- Used some other great instructional practices (such as vocabulary building, workshopping and ongoing sharing) to scaffold and help build success.
Mahy Team Texts and Audio
Here’s a group of students from Mahy team (Tehila; Annie-Jean; Harvey; Will) proudly sharing their work (on film) and presenting themselves as published authors.
Watch & Read Tehila’s Story
Link to external video: https://vimeo.com/676140353/fa284bd928
Watch & Read Annie-Jean’s Story
Link to external video: https://vimeo.com/676140295/58b3f36bf7
Watch & Read Will’s Story
Link to external video: https://vimeo.com/676148882/6586ad57cb
Watch & Read Harvey’s Story
Link to external video: https://vimeo.com/676140190/5c3601c10f
Blake Team Texts and Audio
Here’s a group of students from Blake Team (Lucas; Flynn; Keira; Cooper) also proudly sharing their work (by audio) and presenting themselves as published authors. Cooper was a bit shy to be recorded, but we wanted to include the text and photo.
Listen to & Read Lucas’ Story
Listen to & Read Flynn’s Story
Listen to & Read Keira’s Story
Teachers from both teams were thrilled with these shared examples – remember, some of these students normally struggle with writing – so I asked them what they thought had happened to make these lessons successful. These were some of their responses:
“We’d chosen topics that really worked”.
In the case of the Blake topic, it was because it was local, was about an animal in distress and featured a shipwreck which really interested a lot of boys. For the Mahy topic, the students loved the motivating stories from the Planet SOS resource.
“There was lots of discussion during the lessons. Hence all kids had great ideas for content in their writing”.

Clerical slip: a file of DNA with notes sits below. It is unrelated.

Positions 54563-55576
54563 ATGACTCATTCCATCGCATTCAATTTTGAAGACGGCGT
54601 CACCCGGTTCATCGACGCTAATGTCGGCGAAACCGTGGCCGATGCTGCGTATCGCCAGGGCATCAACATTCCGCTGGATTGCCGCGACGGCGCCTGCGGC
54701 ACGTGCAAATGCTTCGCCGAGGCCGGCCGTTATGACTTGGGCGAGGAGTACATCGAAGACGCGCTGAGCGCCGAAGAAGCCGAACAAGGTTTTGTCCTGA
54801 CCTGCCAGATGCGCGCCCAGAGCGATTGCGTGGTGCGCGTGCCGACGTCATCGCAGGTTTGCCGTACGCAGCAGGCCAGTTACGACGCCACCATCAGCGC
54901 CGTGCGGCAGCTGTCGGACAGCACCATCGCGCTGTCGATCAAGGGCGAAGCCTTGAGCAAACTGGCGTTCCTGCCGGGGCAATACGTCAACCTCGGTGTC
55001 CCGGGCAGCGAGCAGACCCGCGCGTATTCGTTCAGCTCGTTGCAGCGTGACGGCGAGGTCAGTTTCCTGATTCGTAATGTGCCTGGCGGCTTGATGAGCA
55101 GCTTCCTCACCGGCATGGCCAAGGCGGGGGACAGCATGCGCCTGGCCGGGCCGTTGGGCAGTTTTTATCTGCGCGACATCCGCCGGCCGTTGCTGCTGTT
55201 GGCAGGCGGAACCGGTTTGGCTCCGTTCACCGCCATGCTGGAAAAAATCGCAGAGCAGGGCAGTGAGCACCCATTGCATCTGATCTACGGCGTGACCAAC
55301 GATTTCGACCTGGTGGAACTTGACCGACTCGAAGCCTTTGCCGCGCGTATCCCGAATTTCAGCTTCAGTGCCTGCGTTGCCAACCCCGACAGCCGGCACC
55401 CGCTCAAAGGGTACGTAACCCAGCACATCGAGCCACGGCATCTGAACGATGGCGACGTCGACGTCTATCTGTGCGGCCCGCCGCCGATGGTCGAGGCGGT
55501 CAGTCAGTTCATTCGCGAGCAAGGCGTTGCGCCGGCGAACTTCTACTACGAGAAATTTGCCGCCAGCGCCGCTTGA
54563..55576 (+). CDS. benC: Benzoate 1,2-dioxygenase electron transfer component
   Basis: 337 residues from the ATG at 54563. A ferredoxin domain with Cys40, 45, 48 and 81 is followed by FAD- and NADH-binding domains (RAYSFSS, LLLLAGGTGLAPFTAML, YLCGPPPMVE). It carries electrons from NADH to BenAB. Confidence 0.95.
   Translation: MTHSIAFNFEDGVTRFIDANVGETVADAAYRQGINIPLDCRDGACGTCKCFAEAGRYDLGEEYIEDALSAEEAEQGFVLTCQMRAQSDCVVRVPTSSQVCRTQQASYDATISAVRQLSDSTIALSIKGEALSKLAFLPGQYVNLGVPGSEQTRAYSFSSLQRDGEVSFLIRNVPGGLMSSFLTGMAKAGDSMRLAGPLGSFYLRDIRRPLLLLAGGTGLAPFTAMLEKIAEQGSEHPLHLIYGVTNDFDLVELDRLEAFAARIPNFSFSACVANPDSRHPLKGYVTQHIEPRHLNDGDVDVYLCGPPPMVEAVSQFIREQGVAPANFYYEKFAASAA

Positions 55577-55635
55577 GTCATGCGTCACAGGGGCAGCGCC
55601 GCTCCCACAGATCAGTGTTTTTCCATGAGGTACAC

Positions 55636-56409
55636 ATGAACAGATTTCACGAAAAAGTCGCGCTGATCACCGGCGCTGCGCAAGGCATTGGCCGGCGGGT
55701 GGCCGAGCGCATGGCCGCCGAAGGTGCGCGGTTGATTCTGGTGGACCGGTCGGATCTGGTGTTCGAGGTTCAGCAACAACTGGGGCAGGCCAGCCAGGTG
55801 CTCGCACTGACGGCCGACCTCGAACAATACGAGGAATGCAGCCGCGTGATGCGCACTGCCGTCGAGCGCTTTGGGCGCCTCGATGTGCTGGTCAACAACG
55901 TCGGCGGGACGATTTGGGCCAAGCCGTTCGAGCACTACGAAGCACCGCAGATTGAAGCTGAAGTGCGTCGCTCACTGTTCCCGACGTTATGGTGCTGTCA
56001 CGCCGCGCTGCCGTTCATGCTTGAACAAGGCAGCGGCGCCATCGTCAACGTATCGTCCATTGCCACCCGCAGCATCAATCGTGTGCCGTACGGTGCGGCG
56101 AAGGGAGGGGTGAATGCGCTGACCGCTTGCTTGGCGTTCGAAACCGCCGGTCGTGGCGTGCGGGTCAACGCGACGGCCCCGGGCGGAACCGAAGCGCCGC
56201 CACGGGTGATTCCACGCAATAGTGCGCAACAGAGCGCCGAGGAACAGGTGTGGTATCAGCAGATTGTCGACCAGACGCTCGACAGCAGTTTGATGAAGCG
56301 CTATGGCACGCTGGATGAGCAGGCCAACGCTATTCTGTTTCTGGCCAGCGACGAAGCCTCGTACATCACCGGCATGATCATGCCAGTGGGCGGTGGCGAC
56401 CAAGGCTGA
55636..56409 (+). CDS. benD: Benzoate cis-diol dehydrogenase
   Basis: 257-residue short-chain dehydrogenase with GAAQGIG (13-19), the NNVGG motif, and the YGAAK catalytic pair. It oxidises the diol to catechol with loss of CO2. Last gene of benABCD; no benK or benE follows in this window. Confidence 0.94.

Discussions in most cases revolved around the books that were read.
“We shared examples of writing that gave the kids an exact understanding of what they could do and what was expected of them”.
Remember, in the case of the Blake team, they teachers had actually written the exemplary text themselves.
“Through the preliminary discussions, we developed lots of vocabulary with the kids and many of them used it successfully in their texts”.
In the case of the Blake team, they developed a word wall with meanings and contexts.
“We made sure the task was manageable, especially for our more disengaged and struggling writers”.
In the case of the Mahy tea, the task involved only writing three paragraphs around very clear criteria.
Many of these students have moved on to Intermediate in 2022. It seems to me that most of them are now well set up for success in Year 7-8 writing.
What Do You Think?
What are your thoughts about using this as a basis for lesson planning? Could you replicate this in your classroom? Leave a comment below and let us know your thoughts and how it goes if you decide to try this!
Want to be included in the Classroom Story section of our website? If you have a great idea to share, please get in touch via our contact form.